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Figure 1. A Wire
Well, maybe... The wire in Figure 1 has some interesting properties that bear on signal integrity and system reliability. The voltage drop across a short wire (less than 1/10 wavelength) is given by:
e = L·di/dt + Ri
For reasonable size signal and return loops where the wire is more than
a a few cm from its return path (a ground plane for instance), the inductance
can be on the order of 10 nH/cm. For 2 cm of wire (about an inch) that
is about 20 nH. Table 1 lists a few signal and noise sources, a possible
di/dt value, and the resulting voltage drop across 2 cm of wire.
|Switching power supplies||
|Electrostatic Discharge (ESD)||
Table 1. Voltage Drops Along a Wire Due to Various Sources of Current
It is possible for a simple HC240, a relatively low speed buffer, to generate 2 volts across about 10 cm of wire! In my experience, the first time I became aware of the magnitude of this effect was years ago at Bell Labs. The system was one of the first stored program controlled business telephone systems, and it had a clock in the backplane. The software folks wanted to know what the effect of shorting the clock in the backplane would be, such as might happen if a defective board was plugged in, in hopes of having the software recognize the pattern of resulting system problems. This ability would allow the software to print the proper error code. An engineer shorted the clock to signal ground with a 6 inch test clip, but the system continued to work perfectly! He asked me why we had this unnecessary clock in the backplane.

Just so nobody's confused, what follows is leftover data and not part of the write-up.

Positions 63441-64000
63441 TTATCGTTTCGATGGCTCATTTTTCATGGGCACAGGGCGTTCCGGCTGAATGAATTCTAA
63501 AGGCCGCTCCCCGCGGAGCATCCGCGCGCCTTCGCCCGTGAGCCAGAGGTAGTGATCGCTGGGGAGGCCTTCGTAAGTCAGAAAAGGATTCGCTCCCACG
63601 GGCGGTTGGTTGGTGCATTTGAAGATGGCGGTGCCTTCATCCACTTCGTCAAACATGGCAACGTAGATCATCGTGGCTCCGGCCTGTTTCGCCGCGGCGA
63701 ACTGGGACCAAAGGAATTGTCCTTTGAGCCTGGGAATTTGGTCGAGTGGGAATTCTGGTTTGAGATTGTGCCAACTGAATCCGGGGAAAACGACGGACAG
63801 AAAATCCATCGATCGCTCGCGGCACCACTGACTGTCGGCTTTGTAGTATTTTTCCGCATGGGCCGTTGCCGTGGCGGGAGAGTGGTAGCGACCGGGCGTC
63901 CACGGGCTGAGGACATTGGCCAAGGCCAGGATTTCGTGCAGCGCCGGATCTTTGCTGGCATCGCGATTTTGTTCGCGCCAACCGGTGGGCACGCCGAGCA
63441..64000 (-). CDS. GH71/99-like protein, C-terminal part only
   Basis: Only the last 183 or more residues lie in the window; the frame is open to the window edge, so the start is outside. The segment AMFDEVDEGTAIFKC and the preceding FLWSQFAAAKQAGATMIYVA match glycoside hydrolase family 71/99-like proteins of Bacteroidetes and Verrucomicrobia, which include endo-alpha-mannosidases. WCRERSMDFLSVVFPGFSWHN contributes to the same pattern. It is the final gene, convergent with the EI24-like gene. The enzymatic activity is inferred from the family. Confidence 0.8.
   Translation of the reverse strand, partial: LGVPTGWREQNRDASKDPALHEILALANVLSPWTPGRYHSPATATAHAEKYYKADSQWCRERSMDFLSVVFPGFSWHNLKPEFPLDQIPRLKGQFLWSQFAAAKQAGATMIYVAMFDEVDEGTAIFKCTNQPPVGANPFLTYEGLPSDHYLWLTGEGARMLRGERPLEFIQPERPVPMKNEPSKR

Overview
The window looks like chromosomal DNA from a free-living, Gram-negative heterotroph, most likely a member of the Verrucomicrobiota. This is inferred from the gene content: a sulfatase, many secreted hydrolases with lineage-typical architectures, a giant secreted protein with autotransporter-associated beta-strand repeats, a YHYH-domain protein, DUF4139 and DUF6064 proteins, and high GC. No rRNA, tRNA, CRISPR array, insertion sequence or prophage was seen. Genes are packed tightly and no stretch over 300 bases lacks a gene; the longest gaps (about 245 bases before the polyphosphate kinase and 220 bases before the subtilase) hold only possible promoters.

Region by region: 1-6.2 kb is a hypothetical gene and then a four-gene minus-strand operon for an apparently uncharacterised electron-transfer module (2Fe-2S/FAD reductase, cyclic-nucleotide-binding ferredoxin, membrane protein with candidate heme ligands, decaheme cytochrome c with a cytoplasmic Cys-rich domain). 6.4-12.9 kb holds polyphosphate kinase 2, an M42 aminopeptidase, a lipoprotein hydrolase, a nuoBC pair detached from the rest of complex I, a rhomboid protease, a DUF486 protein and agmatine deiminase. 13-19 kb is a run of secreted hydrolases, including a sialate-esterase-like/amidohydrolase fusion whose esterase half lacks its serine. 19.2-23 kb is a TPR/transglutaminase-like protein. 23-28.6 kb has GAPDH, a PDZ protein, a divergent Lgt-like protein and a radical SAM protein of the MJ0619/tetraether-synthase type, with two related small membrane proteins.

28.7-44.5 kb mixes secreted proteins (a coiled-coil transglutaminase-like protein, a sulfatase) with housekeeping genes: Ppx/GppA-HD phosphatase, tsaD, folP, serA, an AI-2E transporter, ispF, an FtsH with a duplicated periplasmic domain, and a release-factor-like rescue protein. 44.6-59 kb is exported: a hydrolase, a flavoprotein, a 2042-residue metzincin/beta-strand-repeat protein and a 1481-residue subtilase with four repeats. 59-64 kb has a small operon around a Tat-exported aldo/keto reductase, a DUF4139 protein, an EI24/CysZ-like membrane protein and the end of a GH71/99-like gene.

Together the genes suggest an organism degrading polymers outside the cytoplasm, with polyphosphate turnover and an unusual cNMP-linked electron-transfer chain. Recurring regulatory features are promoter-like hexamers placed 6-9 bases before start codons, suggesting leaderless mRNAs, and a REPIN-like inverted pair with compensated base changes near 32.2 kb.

It turned out that the L·di/dt drop across the 6 inch lead was enough to let the system work. The clock wave form was a square wave and the L·di/dt drop was a series of alternating positive and negative spikes (the differential of the square wave). The positive spikes passed through the logic threshold and were of sufficient width to be recognized as a valid edge. So the system worked! When the clock was shorted to the adjacent ground pin with a screwdriver blade, the desired result was achieved.
As speeds have increased, L·di/dt voltage drops have become ever more important. I have observed well over one volt drop across a bonding wire in a chip package. Click here to see my paper "A Method for Troubleshooting Noise Internal to an IC" for more information on noise associated with chip packages and how to measure this form of it.
With today's sub-nanosecond risetimes, even the few nanohenries of good bypass capacitors and small board features must be taken into account.
The numbers for switching supplies in Table 1 apply to external leads connecting to the supply, the input and outputs. I have seen many switching power supplies that caused a peak drop of 2 volts/cm on connected leads. In one case, signal integrity problems were caused a meter away in a part of the system that was not even powered from the noisy supply. A typical symptom is an intermittent problem that occurs a few times per hour. This kind of problem can be a real time burner for engineers working on a prototype system.
Switching power supplies and electrostatic discharge can be potent noise sources that can wreak havoc in a system, even remotely, from a distance. Switching supplies can be especially problematical in systems with optical interfaces, telephone connections, magnetic storage devices, or other low level signals. These topics will be covered in future Technical Tidbits.
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